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Longtime Taylor Math Prof, Lewis Center Director David Neuhouser Dies

  • Published: Apr 2, 2015 11:45AM
David Neuhouser

Taylor University Professor of Mathematics Emeritus and the founder of the Center for the Study of C.S. Lewis and Friends David Neuhouser died last evening following a sudden illness. He was 82. 

Neuhouser joined the Taylor faculty in 1971 and taught everything from calculus and algebra to trigonometry. But he always admitted that while teaching math was his chosen vocation, his passion was for the writings of C.S. Lewis. It was that love of Lewis' writings and those of his contemporaries that led to the creation of the Lewis Center in the Zondervan Library in 1996 when Taylor purchased a large number of first edition volumes of Lewis' writings and furniture from an English pub to recreate the Eagle and Child - the place where Lewis and his friends often gathered.

Lewis, one of the foremost Christian apologists of the 20th century, was a professor of medieval and Renaissance literature at Oxford and Cambridge Universities. A prolific author, his thirty book titles include such classics as Mere Christianity, The Great Divorce, and The Lion, The Witch and The Wardrobe. Lewis died November 22, 1963, the same day as the assassination of President John F. Kennedy.

Neuhouser read every one of Lewis’ works, along with numerous other articles and commentaries on Lewis’ life. Once when asked to name his favorite Lewis volume, he answered, “That’s impossible, whichever one I’ve reread most recently … one of the things that Lewis said is that if a book is worth reading once, it’s worth rereading.”

In addition to Lewis’ writings, Neuhouser was drawn to the writings of Lewis contemporaries J.R.R. Tolkien, Dorothy Sayers, Charles Williams, Owen Barfield, and nineteenth century Scottish preacher George MacDonald, whose influence Lewis credited many times throughout his life.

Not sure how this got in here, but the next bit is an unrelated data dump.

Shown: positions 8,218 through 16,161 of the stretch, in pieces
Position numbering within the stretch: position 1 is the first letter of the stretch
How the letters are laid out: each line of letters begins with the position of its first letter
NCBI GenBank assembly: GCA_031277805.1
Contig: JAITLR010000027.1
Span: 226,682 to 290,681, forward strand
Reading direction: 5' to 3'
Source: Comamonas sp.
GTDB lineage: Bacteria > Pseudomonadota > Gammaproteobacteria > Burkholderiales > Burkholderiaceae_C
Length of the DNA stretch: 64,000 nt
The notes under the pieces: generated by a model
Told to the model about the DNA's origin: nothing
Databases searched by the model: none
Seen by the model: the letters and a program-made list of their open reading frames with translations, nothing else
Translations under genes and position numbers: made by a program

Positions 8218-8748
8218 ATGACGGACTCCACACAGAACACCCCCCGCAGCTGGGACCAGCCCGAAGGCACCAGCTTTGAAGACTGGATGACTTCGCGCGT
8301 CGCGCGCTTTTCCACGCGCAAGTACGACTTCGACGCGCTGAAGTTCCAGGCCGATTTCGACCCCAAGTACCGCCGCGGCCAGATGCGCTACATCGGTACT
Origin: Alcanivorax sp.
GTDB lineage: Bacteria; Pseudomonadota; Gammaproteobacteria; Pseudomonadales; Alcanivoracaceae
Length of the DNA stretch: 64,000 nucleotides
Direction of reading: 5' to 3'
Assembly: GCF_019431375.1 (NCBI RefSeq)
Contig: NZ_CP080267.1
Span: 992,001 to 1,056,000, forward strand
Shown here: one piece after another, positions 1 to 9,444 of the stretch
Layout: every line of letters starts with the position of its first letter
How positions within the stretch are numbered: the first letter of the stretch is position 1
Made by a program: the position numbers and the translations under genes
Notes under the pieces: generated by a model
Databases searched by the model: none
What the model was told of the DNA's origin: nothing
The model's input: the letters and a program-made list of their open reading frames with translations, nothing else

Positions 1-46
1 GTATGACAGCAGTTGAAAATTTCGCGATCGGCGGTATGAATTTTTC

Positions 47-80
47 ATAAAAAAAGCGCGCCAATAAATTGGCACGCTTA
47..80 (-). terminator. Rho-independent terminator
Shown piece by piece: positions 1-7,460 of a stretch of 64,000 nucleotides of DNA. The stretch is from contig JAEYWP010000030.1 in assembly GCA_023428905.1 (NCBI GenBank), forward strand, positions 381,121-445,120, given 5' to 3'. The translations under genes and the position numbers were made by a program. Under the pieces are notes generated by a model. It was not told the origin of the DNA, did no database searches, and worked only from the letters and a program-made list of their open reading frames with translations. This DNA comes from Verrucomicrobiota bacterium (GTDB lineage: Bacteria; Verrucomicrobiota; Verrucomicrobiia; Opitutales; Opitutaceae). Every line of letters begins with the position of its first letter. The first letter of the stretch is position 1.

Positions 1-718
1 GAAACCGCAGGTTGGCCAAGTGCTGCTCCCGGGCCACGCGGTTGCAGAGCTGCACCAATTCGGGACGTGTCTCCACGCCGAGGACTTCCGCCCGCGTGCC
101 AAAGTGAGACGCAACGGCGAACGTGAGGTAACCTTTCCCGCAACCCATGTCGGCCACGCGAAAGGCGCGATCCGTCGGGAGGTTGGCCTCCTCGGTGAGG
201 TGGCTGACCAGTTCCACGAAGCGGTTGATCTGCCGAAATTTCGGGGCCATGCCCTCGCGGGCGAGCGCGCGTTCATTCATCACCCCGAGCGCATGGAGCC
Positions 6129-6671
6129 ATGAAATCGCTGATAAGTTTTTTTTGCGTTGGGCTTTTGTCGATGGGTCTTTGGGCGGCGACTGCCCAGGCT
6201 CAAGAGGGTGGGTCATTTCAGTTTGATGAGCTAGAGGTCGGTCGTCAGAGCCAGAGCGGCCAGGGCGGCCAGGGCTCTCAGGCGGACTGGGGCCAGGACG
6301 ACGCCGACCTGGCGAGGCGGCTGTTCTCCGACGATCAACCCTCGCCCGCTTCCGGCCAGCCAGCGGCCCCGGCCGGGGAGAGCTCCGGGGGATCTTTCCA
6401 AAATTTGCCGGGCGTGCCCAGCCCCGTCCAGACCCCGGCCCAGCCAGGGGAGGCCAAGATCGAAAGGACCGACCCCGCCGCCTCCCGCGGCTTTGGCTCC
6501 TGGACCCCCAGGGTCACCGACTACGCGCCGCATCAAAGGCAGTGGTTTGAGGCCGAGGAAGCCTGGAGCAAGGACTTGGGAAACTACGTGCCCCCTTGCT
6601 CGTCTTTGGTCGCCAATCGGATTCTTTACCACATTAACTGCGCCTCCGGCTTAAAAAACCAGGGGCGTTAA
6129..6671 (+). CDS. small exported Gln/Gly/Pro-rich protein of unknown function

Still, it was Lewis’ writings that had that initial impact on Neuhouser’s faith. “I was trying to resolve my doubts about Christianity,” he said. “Mere Christianity, I think, is the best introduction. It helped me to think through some of the paradoxes of Christianity, like the fact that Jesus was both God and man. But probably more crucial for me what the fact that God is all loving, all powerful, and yet there is suffering. There aren’t final answers – but (Lewis) helped me come to terms with it.”

Neuhouser was born March 28, 1933 in Cedar Creek Township in Allen County, a son of Joseph S. and Hattie K. (Tonkel) Neuhouser, and graduated from Huntertown High School in 1951. He earned his bachelor’s degree in 1955 from Manchester College, received his master’s degree from the University of Illinois in 1959, and completed his doctorate in 1964 from Florida State University.

As a young man he taught at Manchester College from 1959 to 1971. In 1971 he moved to Upland and became professor of mathematics here. Following his retirement he continued to teach as a professor emeritus.

A gifted writer, he had authored numerous scientific articles, and was the author of two books: George McDonald: Selections from His Greatest Works, and Open to Reason. He had been a member of the Mathematical Association of America, the Association of Christians in the Mathematical Sciences, and the American Scientific Affiliation. He attended the Grace United Methodist Church in Hartford City.

He is survived by his wife of nearly 61 years, Ruth. 

The other surviving relatives include his children Beth (Bill) Kreider of Upland, Kevin L. (Marian) Neuhouser of Seattle, Wash., Ann Robinson of Upland, and Carol (Mark) Stocksdale of Richmond; eight grandchildren Matthew (Toby McCrae) Kreider, Jill (Mike) Suver, Joshua Neuhouser, Rebecca ((Tovi) Eliaisen, James (Whitney Lingle) Robinson, Brian (Laura) Robinson, Joel Stocksdale, and Kyle Stocksdale; and five great-grandchildren.

In addition to his parents, he was preceded in death by a brother Calvin T. Neuhouser; and four sisters Bonnie Neuhouser, K. Lorraine Neuhouser, Mary L. Cossgrove, and Eva M. Leis.

Funeral services will be held at 11:00 a.m., Tuesday, April 7, at the Sheets & Childs Funeral Home in Churubusco with Dr. William Ringenberg, officiating.

The family will receive friends at the funeral home on Monday from 2:00-4:00 p.m., and from 6:00-8:00 p.m., or one hour prior to the service Tuesday morning.

Interment will be in the Eel River Cemetery, south of Churubusco.

"I have come home at last! This is my real country! I belong here. This is the land I have been looking for all my life, though I never knew it till now ..." C.S. Lewis, The Last Battle

Portions of his article were adapted from a 2001 story for the Taylor website.